Friends and family provide advisor referrals to more investors than any other method.
When people are first looking for a financial advisor, more of them turn to friends and family than using any other method.
Spectrem’s Millionaire Corner report Relationships with Advisors demonstrates that almost 50 percent of investors at all wealth segments got referrals from a friend or family member to find their current advisor.
The Spectrem research looked at three different wealth segments: Mass Affluent (with a net worth between $100,000 and $1 million, not including primary residence), Millionaire (with a net worth of between $1 million and $5 million NIPR), and Ultra High Net Worth (with a net worth between $5 million and $25 million NIPR). Within each wealth segment, there was also a further segmentation for age.
The percentage of investors using referrals from friends or family were all but identical across all three wealth segments: 48 percent for Mass Affluent, 48 percent for Millionaire and 47 percent for UHNW.
Similarly, across all three segments, the youngest investors were more likely to have found their current advisor through friends and family, perhaps because older investors change from their first advisor as they get more experienced or make other contacts. Sixty-eight percent of UHNW investors ages 47 and under got a referral from a friend or family member, 62 percent of Millionaires ages 44 and under and 60 percent of Mass Affluent investors ages 44 and under.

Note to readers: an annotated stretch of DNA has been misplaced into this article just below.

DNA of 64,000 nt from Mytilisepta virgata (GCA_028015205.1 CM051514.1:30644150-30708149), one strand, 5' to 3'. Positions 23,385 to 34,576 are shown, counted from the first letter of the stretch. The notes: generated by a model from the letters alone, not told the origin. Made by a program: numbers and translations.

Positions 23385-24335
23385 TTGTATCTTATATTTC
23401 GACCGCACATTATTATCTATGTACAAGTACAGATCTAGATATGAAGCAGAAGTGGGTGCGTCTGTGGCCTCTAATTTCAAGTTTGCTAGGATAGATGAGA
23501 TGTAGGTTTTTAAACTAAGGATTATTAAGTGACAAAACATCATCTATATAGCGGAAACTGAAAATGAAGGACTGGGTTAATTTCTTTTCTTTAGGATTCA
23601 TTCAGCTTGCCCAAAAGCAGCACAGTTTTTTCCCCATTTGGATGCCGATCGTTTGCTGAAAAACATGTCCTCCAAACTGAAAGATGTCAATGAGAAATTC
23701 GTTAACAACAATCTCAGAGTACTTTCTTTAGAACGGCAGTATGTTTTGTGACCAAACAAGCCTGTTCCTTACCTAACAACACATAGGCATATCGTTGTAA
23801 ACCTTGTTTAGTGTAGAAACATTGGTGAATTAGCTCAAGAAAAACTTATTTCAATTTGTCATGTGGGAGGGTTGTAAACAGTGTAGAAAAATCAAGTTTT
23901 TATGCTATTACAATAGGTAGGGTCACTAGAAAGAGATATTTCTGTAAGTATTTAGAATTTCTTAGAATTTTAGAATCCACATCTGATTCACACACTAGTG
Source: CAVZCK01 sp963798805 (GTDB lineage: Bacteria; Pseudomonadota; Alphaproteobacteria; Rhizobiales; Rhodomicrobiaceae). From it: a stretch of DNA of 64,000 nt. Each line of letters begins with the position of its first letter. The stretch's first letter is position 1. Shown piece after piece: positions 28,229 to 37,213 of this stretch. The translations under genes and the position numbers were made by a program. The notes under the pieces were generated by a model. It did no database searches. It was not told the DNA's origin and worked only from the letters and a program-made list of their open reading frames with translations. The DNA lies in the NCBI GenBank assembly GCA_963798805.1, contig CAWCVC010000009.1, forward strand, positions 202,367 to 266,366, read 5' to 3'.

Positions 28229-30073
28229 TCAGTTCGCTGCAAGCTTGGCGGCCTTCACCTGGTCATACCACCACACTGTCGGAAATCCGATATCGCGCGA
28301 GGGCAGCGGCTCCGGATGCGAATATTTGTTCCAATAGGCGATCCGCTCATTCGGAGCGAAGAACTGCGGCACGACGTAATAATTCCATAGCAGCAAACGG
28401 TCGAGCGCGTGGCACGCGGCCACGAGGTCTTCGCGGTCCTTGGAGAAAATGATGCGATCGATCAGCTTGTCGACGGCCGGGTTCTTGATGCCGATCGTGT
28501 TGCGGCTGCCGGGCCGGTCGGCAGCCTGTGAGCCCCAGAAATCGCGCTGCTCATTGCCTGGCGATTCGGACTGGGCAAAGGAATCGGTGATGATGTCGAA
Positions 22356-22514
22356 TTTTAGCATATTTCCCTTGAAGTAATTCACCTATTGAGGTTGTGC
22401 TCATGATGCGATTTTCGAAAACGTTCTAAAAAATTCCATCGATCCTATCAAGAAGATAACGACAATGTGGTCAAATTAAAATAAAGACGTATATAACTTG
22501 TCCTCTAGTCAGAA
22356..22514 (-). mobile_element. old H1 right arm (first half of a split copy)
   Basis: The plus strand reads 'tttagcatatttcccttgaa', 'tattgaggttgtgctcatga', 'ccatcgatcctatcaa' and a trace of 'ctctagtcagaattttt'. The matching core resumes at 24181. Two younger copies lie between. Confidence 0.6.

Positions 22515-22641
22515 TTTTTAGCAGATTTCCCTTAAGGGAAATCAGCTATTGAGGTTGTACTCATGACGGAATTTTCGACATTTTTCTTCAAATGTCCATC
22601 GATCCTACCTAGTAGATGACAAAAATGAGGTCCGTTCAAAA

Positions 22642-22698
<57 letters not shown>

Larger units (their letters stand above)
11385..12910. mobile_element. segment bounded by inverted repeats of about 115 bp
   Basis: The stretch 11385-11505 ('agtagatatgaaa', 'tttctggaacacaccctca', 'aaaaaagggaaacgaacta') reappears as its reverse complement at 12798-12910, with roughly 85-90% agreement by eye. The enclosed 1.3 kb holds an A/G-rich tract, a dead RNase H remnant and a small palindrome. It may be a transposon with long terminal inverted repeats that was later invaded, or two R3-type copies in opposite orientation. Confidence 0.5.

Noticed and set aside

As to how the rest found their current advisor, the answers are far afield. The second most popular specific answer is “the advisor contacted me”, with 9 percent of Millionaire investors, 9 percent of Mass Affluent and 7 percent of UHNW investors saying that is how they found their current advisor.
Few other answers garnered even 5 percent of investors (“other’’ was selected by at least 20 percent in each wealth segment). Among Mass Affluent investors, “seminars/special events” was selected by 7 percent, “general advertisement’’ by 6 percent and “investigating a certain product and advisor specialized in that product” by 6 percent.
Among Millionaires, 8 percent chose “seminars/special events”, and 6 percent chose “investigating a certain product…”. UHNW investors had similar choices – 6 percent from “seminars” and 6 percent from “investing a certain product…”.
Apparently, web sites are not the answer currently. Only 2-3 percent of investors in any wealth segment found their current advisor from a “website that provides detailed information on advisors.”
Kent McDill is a staff writer for Millionaire Corner. McDill spent 30 years as a sports writer, working for United Press International and the Daily Herald of Arlington Heights, Ill. From 1988-1999, he covered the Chicago Bulls for the Daily Herald, traveling with them every day through the nine-month season. He also covered the Bulls for UPI from 1985-88, and currently covers the team for www.nba.com. He has written two books on the Bulls, including the new title “100 Things Bulls Fans Should Know And Do Before They Die’, published by Triumph Books. In August 2013, his new book “100 Things Bears Fans Should Know And Do Before They Die” gets published.
In 2008, he resigned from the Herald and became a freelance writer. The Herald hired him to write business features and speeches for the Daily Herald Business Conferences and Awards presentations.
McDill also writes a monthly parenting column for the Herald’s Suburban Parent magazine.
McDill is the father of four children, and an active fan of soccer, Jimmy Buffett and all things Disney.